When I was young

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Having breakfast (in America) this morning, as I approach the 55th revolution around our Sun – my birthday in Copernican framing – on a rotating (third) rock, I came across a social media meme (that I rewrote at the top of this post), that took me back to 1980, when I was turning 15.  

I had to choose an academic track in high school (in India), and I made the sensible, logical, oh responsible and practical decision:

MPC: Math, Physics, Chemistry.

But, when all the world was asleep, I, a simple teenager, absurdly dreamed:

MPC: Movies, Physics, Cars.

Unlike Proust, whose memory was triggered involuntarily, my remembrance of things past is closer to Shakespeare (Sonnet 30):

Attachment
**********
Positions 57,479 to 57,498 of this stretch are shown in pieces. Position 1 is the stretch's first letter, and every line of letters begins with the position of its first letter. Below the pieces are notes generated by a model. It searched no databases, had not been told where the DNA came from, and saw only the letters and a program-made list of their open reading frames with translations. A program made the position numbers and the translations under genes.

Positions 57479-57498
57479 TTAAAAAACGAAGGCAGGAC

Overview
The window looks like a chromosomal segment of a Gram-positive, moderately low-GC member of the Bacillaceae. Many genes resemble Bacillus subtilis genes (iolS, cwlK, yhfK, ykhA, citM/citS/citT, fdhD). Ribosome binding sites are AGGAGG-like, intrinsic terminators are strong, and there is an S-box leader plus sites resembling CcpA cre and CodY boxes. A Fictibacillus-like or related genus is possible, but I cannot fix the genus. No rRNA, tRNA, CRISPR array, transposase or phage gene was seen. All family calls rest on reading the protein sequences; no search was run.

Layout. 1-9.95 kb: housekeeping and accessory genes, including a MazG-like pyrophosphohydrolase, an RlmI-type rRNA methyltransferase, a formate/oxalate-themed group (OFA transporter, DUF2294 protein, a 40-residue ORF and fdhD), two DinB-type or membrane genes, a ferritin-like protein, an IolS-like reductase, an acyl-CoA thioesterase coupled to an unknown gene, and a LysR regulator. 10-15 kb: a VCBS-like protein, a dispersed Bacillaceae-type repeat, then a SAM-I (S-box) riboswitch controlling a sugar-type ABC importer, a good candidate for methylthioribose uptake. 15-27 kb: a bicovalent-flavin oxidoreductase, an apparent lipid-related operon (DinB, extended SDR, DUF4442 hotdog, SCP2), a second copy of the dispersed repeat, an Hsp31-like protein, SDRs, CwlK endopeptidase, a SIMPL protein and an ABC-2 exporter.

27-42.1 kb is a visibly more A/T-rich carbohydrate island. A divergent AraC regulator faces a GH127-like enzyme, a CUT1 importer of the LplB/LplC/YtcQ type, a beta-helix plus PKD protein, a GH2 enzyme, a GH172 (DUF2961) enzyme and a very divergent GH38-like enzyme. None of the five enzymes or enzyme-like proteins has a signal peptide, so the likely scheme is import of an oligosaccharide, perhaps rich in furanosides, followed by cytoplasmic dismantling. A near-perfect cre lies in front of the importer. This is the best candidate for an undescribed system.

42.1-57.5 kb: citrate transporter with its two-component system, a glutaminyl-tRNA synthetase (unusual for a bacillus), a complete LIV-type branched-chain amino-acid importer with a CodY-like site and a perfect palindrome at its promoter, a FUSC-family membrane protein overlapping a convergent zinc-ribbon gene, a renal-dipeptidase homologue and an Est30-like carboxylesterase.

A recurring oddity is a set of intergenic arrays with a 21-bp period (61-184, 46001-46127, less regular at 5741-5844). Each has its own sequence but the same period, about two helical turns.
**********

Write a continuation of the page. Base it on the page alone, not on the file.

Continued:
Went the sessions of sweet silent thought

I summon up remembrance of things past.

Consequently, I am not in search of lost time. What I share with Marcel, although my background is not haut bourgeois, is his compulsive knowledge-seeking, his need to work on several planes at once, intermingling of many projects, his carefully orchestrated shifts between the serious and the light hearted, and above all, his recognition of the importance of solitary contemplation, reflecting on the time passing, and the exquisite pleasure found from the phenomenon of memory.

No, I was not having a madeleine dipped in lime-blossom tea for breakfast. I have enjoying a Mango Chobani and (Costa Rican) coffee, which prompted this l’édifice immense du souvenir.

In 2000, as I was turning 35, I founded SmartOps, creating the market for EIO software, which was acquired by SAP.

In 2005, as I was turning 40, I bought myself, inspired by James Bond movies:

Aston Martin DB7 Vantage Volante.

Since then, I have also purchased a Ferrari and a McLaren.